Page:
State Sen. Maralyn Chase, a 32nd District Democrat who represents part of Edmonds, was awarded the Rachel Carson Award last Saturday by the Northwest Center for Alternatives to Pesticides (NCAP). The award was presented during the group’s Healthy Harvest Celebration at the Eugene Vet’s Club in Oregon.
“This is an honor and a reaffirmation of my obligation and responsibility to protect our community and our environment against the hazards of pesticides,” Chase said. “This is about the air we breathe, the water we drink and the innumerable living things that make up, and power, the cycle of life on which we all rely.”
The Rachel Carson Award, named after the marine biologist whose landmark book Silent Spring dramatically raised global awareness of environmental health, is given to community members who have worked to significantly reduce pesticide use in their community.
“Simply to have my name spoken in the same sentence as Rachel Carson’s is no small honor,” Chase said. “I’m no Rachel Carson, by any means, but I can do my best to emulate her priorities. Every effort helps, and not just by me but by all of us who want to promote a healthy and thriving environment for ourselves and our descendants.”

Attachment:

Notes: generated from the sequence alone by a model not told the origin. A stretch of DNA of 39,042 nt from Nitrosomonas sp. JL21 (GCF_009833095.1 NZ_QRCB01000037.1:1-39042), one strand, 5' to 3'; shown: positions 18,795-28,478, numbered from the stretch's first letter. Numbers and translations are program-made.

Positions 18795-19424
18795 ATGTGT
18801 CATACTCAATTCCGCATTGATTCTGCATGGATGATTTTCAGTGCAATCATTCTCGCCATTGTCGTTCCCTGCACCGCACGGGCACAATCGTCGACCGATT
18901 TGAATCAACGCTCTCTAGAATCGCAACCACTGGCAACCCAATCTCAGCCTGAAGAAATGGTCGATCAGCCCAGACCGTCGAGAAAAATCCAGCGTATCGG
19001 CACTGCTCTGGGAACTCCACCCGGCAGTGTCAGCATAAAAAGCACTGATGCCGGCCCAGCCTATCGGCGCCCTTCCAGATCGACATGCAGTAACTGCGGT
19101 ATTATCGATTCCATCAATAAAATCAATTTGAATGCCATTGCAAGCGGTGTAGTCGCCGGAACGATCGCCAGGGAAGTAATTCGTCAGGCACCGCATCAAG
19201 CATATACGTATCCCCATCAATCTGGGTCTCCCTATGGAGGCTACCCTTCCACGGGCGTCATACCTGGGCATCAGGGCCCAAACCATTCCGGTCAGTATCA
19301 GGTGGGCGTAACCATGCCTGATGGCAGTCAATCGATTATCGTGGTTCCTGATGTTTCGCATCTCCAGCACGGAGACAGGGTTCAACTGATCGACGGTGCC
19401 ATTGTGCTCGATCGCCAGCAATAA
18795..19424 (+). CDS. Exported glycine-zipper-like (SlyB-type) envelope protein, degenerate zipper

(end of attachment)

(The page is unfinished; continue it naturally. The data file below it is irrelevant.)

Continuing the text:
Chase’s Senate efforts “set a new standard for sustainable public policy and common-sense community protection and representation,” NCAP officials said in recognizing her with the award. “Your efforts to move beyond a government-as-usual model and to address difficult challenges has enhanced our Northwest region and advanced NCAP’s mission to protect community and environmental health and inspire the use of ecologically sound solutions to reduce the use of pesticides.
“In your life and in your service, you exemplify the environmental values that Rachel Carson held so dear and that we work for here at NCAP.”
Chase’s most recent such efforts include her sponsorship of Senate Bill 6002, which would have required the state to develop a model program for monitoring for pests that emphasizes nonchemical measures while integrating physical mechanical, biological and, if necessary, chemical methods to achieve long-term control. Though the bill did not pass during the 2015 legislative session, Chase plans to reintroduce it when the 2016 session begins in January.